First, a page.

Is it possible to perform equivalent simulations with NONMEM and TS2?
Roy Pierre, Annabelle Lemenuel-Diot, Marylore Chenel
Servier Research Group, Clinical Pharmacokinetics Department, Paris, France
Objectives: Simulations are more and more performed in order to evaluate the impact of variability and to compare different trial designs as well as to challenge model assumptions and to validate models. Regarding simulation, NM presents two major drawbacks : NM input datasets are tricky to build, and regarding outputs, NM does not provide statistics and another software is necessary.
Trial Simulator 2 (TS2) is a software dedicated to simulation of clinical trials (parallel, cross-over and latin-square), outputs can be directly evaluated by graphs and statistical analyses using a special release of S-PLUS 6.2 Professional. We propose a graphical comparison to check if the simulations realized by TS2 and NM are equivalent. We performed this comparison on two different types of models.
Methods: The first model is a classical two-compartment one with a first order absorption. The second one is a drug-drug interaction drug-metabolite semi-physiological model including nine compartments, in which the two parts (drug and metabolite) are linked by the liver compartments. Each model has been built with NM using a combined analysis of single dose clinical studies (five and seven studies respectively). Both models do not take into account any potential covariate effects.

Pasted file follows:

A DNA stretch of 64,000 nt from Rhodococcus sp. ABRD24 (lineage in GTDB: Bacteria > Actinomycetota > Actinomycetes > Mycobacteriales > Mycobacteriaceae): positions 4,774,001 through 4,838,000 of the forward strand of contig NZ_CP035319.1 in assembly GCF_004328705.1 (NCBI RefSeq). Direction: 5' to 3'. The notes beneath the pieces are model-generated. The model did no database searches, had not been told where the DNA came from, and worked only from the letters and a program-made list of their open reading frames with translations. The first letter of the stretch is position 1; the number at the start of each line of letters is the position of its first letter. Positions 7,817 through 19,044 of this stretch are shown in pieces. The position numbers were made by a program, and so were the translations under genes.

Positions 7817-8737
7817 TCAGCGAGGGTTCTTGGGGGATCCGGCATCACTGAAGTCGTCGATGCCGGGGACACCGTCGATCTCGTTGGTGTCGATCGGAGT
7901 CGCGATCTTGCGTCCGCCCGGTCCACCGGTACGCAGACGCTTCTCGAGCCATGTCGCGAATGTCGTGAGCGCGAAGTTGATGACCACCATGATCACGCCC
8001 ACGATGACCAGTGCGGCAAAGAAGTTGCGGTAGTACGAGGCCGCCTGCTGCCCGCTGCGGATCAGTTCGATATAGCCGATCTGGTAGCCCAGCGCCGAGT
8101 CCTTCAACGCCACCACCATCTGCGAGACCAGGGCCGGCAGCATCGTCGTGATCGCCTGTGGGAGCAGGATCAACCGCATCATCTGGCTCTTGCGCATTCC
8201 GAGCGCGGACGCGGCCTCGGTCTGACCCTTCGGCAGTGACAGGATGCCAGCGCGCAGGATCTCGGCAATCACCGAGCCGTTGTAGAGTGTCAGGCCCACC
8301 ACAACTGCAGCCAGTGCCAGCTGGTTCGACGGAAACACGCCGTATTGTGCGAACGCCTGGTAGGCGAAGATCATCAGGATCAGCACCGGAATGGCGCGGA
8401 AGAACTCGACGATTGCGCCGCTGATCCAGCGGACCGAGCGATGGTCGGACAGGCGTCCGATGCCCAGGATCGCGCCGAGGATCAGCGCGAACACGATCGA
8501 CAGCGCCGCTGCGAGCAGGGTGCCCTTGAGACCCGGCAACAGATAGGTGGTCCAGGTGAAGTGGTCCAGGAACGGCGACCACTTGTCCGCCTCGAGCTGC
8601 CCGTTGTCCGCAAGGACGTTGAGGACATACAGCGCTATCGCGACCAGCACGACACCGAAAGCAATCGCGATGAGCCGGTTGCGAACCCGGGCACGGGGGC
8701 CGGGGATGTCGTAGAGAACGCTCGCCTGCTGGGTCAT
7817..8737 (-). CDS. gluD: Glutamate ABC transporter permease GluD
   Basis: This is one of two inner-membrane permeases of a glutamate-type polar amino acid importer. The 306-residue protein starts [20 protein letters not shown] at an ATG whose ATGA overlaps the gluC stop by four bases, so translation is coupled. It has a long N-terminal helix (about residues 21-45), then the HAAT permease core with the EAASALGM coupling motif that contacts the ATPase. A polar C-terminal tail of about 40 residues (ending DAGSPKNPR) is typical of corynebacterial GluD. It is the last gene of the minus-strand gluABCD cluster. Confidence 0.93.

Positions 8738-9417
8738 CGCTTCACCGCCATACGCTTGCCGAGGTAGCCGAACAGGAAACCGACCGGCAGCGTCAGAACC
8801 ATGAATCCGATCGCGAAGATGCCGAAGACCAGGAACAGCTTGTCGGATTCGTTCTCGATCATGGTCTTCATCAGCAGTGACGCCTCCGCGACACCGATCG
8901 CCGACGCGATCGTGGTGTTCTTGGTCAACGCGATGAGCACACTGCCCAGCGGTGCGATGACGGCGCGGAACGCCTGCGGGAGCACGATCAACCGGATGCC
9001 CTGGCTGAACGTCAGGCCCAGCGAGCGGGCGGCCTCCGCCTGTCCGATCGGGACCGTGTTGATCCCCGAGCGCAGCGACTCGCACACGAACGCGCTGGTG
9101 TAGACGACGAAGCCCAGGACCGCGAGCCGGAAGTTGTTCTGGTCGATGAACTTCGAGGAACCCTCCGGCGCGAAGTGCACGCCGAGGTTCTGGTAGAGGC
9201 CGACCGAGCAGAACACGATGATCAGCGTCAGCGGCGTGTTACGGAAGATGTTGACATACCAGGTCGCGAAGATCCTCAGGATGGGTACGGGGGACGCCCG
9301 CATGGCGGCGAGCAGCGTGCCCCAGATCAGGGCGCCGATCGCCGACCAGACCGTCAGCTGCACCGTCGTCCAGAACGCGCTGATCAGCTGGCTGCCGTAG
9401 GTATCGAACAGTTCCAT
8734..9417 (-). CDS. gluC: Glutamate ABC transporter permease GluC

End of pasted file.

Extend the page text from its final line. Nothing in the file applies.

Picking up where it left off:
For the first model, a group of 12 subjects with 11 sampling times is simulated thousand times with NM and TS2. Regarding the second one, the original dataset is composed of 47 subjects receiving a single dose of the evaluated drug and 36 subjects receiving simultaneously a single dose of ketoconazole and the evaluated drug. It is simulated thousand times using NM and TS2. Real times were kept in the NM dataset. In order to assess intra-software relative difference, simulations are performed twice (2 ´ 1000 replicates) with each software and the median of the two simulations are compared at two different times chosen empirically corresponding to peak and trough of the concentrations. Software comparison is realised representing on the same graph median, P5 and P95 of the data simulated with both software.
Results: Different problems occurred during simulation steps. The main problems were the difficulties in TS2 to correctly implement complex models (drug-drug interaction) and also the need of a code to truncate etas distributions in NM. Indeed, extreme values of random effects making NM simulation step aborted for a large number of replicates.
Intra-software relative difference was less than 5% for each software. Regarding intesoftware comparison, simulated curves were well superposed.
Conclusion: After solving problems regarding implementation (especially for complex models in TS2), software simulations are judged graphically equivalent. Structural model and error model can be checked simulating without and with variability. Once the model implemented in TS2, it can be used to simulate other trials design or reference groups.
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